Okay the America Civil War is over….the North has defeated the South in the war of “Northern Aggression”…..where did the losers slink off to after the fall?
Not all ran home to the plantation to lick their wounds.
Some went West and even some went as far as Mexico….but what did the majority actually do?
The late Charlie Daniels had a decent hit in 1974 with “The South’s Gonna Do It Again.” It would have provided a proper ear worm for Confederate forces and loyalists in 1865 after Lee surrendered to Grant at Appomattox Courthouse. Post-war conditions were not ideal in the southern states. Most of the war had been fought on Confederate soil, and it showed. Agriculture and infrastructure were devastated. Thousands of lives had been lost; other lives were irretrievably damaged. Economic opportunity was nearly nonexistent.
Some people went West to start over. There was land to be settled for displaced Southerners. More than one writer has suggested that part of the controversy in Tombstone, Arizona, between the Earps and the Cow-boys was that the Earps and their backers were Northerners — Virgil and James had both fought in the Union army — and as Casey Tefertiller writes in Wyatt Earp: The Life Behind the Legend, “the ranchers and cowboys of southern Arizona were mostly Democrats of Southern origin or sympathies.” (Doc Holliday, Earp ally and son of Georgia, was an exception.) But not everyone who remained loyal to the defeated Confederacy — the noble “Lost Cause,” celebrated by poets like Father Abram Ryan, per the Alabama website — even stayed within the freshly reunited United States. Slavery was abolished. The cause was lost. The war was over — but that didn’t have to mean the end. They were facing a military occupation by Northern troops in the wake of the conflict, what some called the “War of Northern Aggression.”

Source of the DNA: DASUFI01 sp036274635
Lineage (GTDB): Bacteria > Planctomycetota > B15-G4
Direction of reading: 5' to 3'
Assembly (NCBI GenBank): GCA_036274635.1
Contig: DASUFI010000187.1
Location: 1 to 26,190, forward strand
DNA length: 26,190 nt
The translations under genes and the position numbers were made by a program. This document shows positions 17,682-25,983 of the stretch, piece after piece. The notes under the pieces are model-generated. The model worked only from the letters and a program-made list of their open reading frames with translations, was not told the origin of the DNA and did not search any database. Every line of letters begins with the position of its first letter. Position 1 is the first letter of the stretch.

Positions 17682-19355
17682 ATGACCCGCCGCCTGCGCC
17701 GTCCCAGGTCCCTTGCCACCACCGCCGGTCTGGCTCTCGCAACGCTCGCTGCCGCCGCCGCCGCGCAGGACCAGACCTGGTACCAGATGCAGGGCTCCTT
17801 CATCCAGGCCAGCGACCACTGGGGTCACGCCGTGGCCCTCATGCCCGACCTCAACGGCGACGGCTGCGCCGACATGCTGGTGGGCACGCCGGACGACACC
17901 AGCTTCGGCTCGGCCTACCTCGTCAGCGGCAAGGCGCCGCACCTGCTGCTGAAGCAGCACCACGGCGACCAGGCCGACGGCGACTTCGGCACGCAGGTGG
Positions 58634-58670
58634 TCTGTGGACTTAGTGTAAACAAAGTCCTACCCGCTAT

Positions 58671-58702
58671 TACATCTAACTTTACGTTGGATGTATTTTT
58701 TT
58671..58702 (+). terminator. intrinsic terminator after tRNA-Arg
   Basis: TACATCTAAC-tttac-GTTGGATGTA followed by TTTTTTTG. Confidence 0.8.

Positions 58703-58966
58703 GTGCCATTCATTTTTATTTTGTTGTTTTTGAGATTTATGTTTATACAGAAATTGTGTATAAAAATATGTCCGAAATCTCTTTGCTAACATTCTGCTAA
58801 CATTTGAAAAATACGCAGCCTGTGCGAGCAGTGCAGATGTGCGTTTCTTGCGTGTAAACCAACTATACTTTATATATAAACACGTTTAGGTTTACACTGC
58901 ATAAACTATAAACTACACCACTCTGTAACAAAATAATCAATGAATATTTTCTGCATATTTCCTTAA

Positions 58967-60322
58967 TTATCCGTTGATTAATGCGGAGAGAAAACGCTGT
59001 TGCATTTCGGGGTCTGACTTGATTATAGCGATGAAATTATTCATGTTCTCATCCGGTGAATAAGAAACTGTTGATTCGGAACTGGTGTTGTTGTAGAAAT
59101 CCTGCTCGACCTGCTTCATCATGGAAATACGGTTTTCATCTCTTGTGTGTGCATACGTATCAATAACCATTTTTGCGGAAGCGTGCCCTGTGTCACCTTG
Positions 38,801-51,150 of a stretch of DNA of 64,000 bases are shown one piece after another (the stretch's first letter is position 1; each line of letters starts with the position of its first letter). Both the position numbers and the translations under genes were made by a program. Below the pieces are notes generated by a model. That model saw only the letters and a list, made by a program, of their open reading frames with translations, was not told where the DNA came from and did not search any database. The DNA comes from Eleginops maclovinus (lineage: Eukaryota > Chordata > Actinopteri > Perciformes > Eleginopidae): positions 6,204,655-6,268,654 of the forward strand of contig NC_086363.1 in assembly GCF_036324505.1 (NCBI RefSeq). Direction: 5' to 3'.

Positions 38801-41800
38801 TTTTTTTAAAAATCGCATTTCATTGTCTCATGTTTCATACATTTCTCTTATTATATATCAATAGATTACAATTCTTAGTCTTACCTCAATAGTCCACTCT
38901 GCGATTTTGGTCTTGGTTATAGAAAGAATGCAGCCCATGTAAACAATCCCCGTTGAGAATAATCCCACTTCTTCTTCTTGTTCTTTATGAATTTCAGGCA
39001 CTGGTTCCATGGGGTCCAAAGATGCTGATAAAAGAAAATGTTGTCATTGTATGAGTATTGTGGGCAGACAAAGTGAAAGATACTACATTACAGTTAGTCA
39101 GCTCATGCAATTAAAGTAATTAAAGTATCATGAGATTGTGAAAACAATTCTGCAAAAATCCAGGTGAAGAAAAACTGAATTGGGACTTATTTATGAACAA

Then there are the defeated leaders…..what became of these men?
Jefferson Davis, president of the Confederacy, spent two years shackled to a wall in a Virginia prison. He had many unlikely sympathetic supporters including the Pope, who advocated for mercy, and even some former enemies and abolitionists. After he was released he went to Canada and Cuba and England and eventually managed a successful insurance company, hiring only former Confederate officers. He remained an unrepentant racist and Confederate supporter until the end of his life.
Alexander Stephens, the vice president of the Confederacy, was arrested and held in prison at George’s Island in Boston until October, 1865. He was released from indemnity by Andrew Johnson, a pro-slavery, anti-Black President. He was elected to the Senate, which refused to allow him to sit; was elected to Congress; and became the governor of Georgia. Stephens was a rabid anti-Black racist who wrote the “Cornerstone Speech” stating the the Civil War was all about slavery and that Blacks would never be the equals of Whites.
There were so many things that most Americans do not know about the Civil War….so much more than bang bang shoot’um up……
I Read, I Write, You Know
“lego ergo scribo”